First of all an apology the realisation that we made an error in the artillery rules and then some family matters have delayed this battle report. It will be somewhat quicker and rougher than my standard efforts.
Battle recommenced with the general free state surge being checked as BUF battalions rallied and held a line paralle to the pontoon bridge. A Liverpool Regt Battalion attempted to cut off their exit but came off worse in a bitter melee. The BUF battalion in the trenches took on a Irish attack and managed to reple it putting Irish in disorder. Air cadets attemtped to reinforce the BUF but came under Kingsmen and Tank fire and routed. The old LFS tanks then routed from BUF fire as did Workers Army troops who charged the BUF line. A Liverpool Regt Battalion also started to slink off.
On the far side of the river the LFS Marines lackign to move to reach their transport charged the onciming cavlary and an equally distasterous melee followed. The surviving Marine stand then turend and enagegd the Royal Artillery transport which was within charge range but before it could charge the artillery itself (which had deployed at the end of the bridge to support the BUF over open sights) the Cavalry survivors caught up with them and dispatched them (and then routed off table.) The BUF anti tank forces crawled behind the Artillery and never really got into the fight and their conduct will no bout be subject to BUF Command scrutiny.
The LFS Artillery enaged the Royal Artillery surpressing and eventually destroying it (that was the rule error they shoudl have been spotted – given the high elervation and latter in day of the battle decided to brush over it (maybe weather was better) but was in error). Off table artillery occassionally ranged in on the LFS from government forces supplementing the mortars which had landed behind the BUF line to support them.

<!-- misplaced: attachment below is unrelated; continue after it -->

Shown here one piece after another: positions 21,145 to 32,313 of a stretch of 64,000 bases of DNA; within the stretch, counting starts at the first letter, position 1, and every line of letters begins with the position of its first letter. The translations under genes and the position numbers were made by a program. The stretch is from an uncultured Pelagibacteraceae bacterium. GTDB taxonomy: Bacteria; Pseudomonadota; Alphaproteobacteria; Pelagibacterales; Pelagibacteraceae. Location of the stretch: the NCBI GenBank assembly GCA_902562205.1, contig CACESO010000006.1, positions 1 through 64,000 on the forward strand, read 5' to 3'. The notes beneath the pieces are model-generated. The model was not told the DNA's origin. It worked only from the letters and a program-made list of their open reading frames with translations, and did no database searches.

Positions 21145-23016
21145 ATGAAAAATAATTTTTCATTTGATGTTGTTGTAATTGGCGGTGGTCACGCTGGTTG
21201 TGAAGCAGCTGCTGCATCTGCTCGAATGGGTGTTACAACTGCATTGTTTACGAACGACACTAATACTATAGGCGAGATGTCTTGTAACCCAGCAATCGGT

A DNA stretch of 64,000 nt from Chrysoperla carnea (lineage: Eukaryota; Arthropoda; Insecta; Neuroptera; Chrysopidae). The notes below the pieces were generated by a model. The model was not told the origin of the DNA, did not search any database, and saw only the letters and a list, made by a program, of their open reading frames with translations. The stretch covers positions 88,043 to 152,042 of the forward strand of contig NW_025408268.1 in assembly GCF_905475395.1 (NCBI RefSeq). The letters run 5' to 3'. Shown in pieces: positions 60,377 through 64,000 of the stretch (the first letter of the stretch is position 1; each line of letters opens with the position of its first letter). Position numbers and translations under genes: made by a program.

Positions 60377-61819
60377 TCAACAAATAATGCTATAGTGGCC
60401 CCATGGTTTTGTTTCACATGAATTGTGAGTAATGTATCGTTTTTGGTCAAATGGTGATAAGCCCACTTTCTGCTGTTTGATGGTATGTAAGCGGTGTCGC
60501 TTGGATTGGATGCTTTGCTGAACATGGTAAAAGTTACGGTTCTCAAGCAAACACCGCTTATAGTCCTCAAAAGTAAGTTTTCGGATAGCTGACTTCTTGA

The LFS rallied and pressed an attack on the BUF in the trenches vanquishing them. Rallied Liverpool Regt battalionwith artillery support and the Irish started to weaken the BUF line and the old tanks then rallied and started to enter the fray. A Workers Army unit which had routed in the first half of the battle (part 2 of 3) even rallied and started to rejoin the attack.
The BUF Commander and the AT left the field deciding it was more important to save the assets and cotninue fighting. BUF troops and mortars boarded their barges and sailed off towards Manchester. LFS forces were too slow to catch them.
The defeat of this attack and the capture of the pontoon bridge the Governemnt used puts the LFS in control of the intiative. Helsby Hill and Frodsham Hill give a commanding view of Liverpool and have long be used as a Government artillery park for supporting the Widnes and south Wirral front. With control of the bridge the LFS can attack Helsby hill and potentially capture the guns. This mission to be called Operation REDSTONE will be a few weeks away due to ALFIES sessions, some Full Thrust scenarios and most importantly the need to fully paint the involved forces.